It’s hip to be in one of the most beautiful baroque squares in Europe, says Bernard O’Shea,
who is content to roam around Romania’s lesser known western fringes.
Sometimes you see a photograph of a place and you just yearn to be there, to immerse yourself it and experience it for yourself.
So what was it, really, that made me do an onerous, almost farcical detour (see The Farce on Platform 3 in the Time To Wander Blog) so that I could take in Timisoara, a city described by Lonely Planet as “a glamorous Vienna wannabe marooned on the western fringe of Romania”?
The answer: Piata Unirii.
The description on a local maps explains it best: Piata Unirii este una din cele mai frumoase si mari piete baroc din Europa … Piata Unirii is one of the most beautiful and biggest baroque squares in Europe.
I love baroque architecture, which I tend to associate with Brazil because that’s where I’ve seen some beautiful examples of it in splendid tropical settings such as Paraty, Olinda, and the colonial gem towns of Minas Gerais. But to see this colourful cluster of buildings in Romania – a country that people often conceive of as grim and grey – was a revelation. The effortless tranquillity of the scene, too, drew me in, but the pictures say it better than words.
It’s extravagant, I know, to travel 15,000 kilometres just to stand in the middle of a pretty square, but there I had other good reasons for going: Timisoara is Romania’s third largest city, so it must have a buzz to it; it has enough historic sites to satisfy the curiosity of those interested in such things; it was the city that quite accidentally started the Romanian revolution of 1989, and its museum dedicated to the revolution is one I have particularly wanted to see (it’s described in “My respects to the Romanian revolutionaries”); plus it’s a Vienna wannabe, and who doesn’t like Vienna? Or wannabe ones that are cheaper and less crowded than the real thing.
So, a done deal. Timisoara here we come…
Funnily enough, when I eventually got there, I stumbled across Piata Unirii quite unintentionally. It was late in the afternoon, I had just arrived after a long train journey from Budapest with my father (now in his 80s), and he was feeling feverish. So once we had dumped the suitcases in our room, I set off on foot from the hotel, heading west down the main boulevard towards the city, in search of a pharmacist. But the quaint roads and cobbled alleys on the northern side of the boulevard seemed to be calling me – and so, forgetting my father’s needs for a minute (sorry, Dad) I succumbed to their allure and strayed down Strada Mercy to explore. A couple of blocks on and, lo and behold, Piata Unirii lay before me. Right beside me, was a pharmacy decked out in patterns of fresh coats of pale green, white, maroon, and other embellishments. It’s probably the prettiest pharmacy I’ve ever set foot in (it’s on the left in the twilight picture).
Piata Unirii has many moods, depending on the time of day, the clouds in the sky and the angle of the sunlight. Each time you visit it, you see something in it that you didn’t see before. There is a patch of lawn about the size of a football field in the middle, criss-crossed by cobblestone paths; concrete benches around for people to sit on, and – strangely but delightfully – portable wooden chairs that you can pull up as you please. Enticing cafés and restaurants line the perimeter. At night, when it is lit up by old-fashioned street lamps, the piata takes on another glow of its own. But it’s forever peaceful – the only traffic around here is pedestrian.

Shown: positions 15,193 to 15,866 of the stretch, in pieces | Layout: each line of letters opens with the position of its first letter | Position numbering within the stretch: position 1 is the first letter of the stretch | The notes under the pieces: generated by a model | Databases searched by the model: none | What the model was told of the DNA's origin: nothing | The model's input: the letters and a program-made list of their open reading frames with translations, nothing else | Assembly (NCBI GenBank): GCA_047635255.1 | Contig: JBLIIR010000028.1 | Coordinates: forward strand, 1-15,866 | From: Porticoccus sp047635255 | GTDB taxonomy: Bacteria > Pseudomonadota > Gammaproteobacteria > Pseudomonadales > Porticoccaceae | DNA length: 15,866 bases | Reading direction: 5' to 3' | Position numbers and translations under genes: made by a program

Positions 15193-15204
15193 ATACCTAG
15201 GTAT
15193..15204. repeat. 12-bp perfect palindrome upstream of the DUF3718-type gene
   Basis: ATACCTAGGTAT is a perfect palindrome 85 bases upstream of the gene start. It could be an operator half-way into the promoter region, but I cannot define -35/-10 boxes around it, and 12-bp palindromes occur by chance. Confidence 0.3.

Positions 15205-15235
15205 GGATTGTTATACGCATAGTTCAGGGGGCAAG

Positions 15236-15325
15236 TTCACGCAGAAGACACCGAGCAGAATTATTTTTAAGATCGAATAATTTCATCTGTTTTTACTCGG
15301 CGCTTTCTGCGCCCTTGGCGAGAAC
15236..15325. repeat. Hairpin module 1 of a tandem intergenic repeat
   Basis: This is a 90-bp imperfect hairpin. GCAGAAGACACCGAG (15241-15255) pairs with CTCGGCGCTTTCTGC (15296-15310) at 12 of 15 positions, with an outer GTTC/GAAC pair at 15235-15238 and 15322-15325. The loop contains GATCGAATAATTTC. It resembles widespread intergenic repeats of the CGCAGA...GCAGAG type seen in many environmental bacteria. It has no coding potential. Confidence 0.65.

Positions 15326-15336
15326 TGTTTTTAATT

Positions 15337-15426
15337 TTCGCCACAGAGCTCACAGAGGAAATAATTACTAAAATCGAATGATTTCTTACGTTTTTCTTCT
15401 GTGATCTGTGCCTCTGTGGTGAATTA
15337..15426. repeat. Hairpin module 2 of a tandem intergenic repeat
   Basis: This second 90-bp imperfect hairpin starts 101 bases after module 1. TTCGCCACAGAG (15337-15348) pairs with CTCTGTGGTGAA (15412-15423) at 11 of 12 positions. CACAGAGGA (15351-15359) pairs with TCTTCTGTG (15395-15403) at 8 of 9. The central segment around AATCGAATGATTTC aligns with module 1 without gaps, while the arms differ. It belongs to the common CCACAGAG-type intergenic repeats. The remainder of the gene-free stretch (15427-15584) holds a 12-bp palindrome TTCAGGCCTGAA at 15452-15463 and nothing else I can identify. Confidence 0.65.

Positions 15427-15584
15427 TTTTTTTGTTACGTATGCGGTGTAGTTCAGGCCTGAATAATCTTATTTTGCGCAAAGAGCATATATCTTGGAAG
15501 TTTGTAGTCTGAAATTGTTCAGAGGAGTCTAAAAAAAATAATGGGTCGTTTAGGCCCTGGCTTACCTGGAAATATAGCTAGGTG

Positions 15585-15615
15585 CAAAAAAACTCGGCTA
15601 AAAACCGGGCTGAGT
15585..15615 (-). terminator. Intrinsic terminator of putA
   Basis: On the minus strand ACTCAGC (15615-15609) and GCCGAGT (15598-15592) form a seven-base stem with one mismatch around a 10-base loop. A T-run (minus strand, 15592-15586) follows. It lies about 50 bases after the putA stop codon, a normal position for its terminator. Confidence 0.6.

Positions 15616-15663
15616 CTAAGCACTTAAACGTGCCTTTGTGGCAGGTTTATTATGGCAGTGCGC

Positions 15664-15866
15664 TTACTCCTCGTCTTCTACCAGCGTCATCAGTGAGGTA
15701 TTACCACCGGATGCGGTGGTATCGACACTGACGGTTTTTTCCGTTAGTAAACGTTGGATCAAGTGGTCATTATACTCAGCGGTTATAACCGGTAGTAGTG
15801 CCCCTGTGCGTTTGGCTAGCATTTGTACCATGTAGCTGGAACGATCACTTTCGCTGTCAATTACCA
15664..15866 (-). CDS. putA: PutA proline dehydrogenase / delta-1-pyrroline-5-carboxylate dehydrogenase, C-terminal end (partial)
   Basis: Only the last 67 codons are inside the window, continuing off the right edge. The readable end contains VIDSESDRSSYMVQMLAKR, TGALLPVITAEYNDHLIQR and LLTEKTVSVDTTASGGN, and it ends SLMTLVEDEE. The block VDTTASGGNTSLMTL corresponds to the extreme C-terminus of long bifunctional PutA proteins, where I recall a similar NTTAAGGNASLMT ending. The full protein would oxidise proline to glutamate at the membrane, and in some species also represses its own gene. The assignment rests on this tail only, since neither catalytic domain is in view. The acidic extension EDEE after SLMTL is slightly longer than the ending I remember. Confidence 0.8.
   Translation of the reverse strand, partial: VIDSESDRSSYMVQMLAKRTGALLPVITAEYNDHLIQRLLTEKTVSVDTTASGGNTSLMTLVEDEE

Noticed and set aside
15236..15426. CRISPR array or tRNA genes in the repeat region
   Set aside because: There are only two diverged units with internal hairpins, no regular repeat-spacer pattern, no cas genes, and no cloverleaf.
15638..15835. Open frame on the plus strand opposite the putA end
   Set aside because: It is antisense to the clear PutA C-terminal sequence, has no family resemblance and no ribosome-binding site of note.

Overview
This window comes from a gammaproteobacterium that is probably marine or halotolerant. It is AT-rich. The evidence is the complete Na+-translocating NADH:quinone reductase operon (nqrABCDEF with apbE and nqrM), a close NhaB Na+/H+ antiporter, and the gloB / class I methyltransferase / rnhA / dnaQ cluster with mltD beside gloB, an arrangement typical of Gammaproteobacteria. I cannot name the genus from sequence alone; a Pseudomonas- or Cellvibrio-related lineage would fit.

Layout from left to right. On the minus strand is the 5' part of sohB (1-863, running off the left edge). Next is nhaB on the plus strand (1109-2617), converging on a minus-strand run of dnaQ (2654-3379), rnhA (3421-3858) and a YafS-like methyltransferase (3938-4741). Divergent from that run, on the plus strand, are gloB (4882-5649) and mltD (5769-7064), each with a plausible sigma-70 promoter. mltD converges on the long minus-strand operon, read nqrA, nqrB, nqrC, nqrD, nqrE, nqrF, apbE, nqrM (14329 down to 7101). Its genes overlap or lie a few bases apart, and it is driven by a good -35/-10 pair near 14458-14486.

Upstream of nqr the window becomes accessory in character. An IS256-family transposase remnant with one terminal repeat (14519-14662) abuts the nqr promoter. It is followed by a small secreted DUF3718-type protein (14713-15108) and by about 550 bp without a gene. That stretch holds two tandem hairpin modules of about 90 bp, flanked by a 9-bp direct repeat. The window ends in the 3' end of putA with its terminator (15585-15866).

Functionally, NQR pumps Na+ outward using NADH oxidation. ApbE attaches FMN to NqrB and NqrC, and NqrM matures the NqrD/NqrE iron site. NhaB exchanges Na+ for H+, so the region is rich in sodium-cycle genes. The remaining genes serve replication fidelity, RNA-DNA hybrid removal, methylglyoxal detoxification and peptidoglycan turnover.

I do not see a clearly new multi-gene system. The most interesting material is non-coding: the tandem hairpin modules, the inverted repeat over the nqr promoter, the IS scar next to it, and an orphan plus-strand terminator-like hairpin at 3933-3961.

Piata Unirii is a place where people come to socialise at the end of the day. Talk is the main activity. I found it oddly refreshing, to see people so engrossed in each other’s company. Nobody was hunched over their mobile phones or other mod cons, there were no blaring TV screens or sound systems in the the cafes, it was just pure human interaction; I wish there were Piata Uniriis where I live.
The landmarks of note include the Roman Catholic Cathedral and the Serbian Orthox Church (both built in the mid-18th century), the old Serbian Bishop’s palace and the city’s Art Museum, housed in the Palatul Vechii Prefecturi, or Ole Prefecture Palace. Nearby is the impressive Sinagoga din Cetate or Fortress Synagogue.
The more modern hub of Timisoara is the Piata Victoriei, or Victory Square, scene of some of the most dramatic moments of the revolution when it was jam-packed with protesters. It’s long and rectangular, with pretty gardens bookended by the Opera House to the north (it used to be called Piata Operei) and the towering Orthodox Cathedral at the other. South of the Cathedral is a rim of parkland and the Bega canal (where you can go boating), and beyond that the lively student quarter.
Timisoara has suffered from federal neglect, having been “marooned” on the fringe, far from the national capital, Bucharest. It still has an air of faded glory – in some instances very faded. One of my English students in Sydney, a young man from Murcia in Spain who visited Timisoara on what was to be the start of a motorbiking holiday, said he felt like it looked like a war zone. I thought this harsh, but when I look back on my photographs, I can see what he means. Even the buildings in Piata Victoriei which houses the MacDonald’s (yes, there is one right in the cultural centre) could do with a fresh application of plaster.
Nevertheless, I liked the place, and I sense it’s heading for a revival. Judging by what I read on billboards there, the local governing authorities are very progressive and trying to get it back on the map, possibly as a European capital of culture in the next six years or so. Take my word for it, Timisoara’s – a place to watch, a place just waiting to be rediscovered. TTW
Bernard O’Shea travelled to Romania at his own expense. More information at romaniatourism.com. Photos © Bernard O’Shea.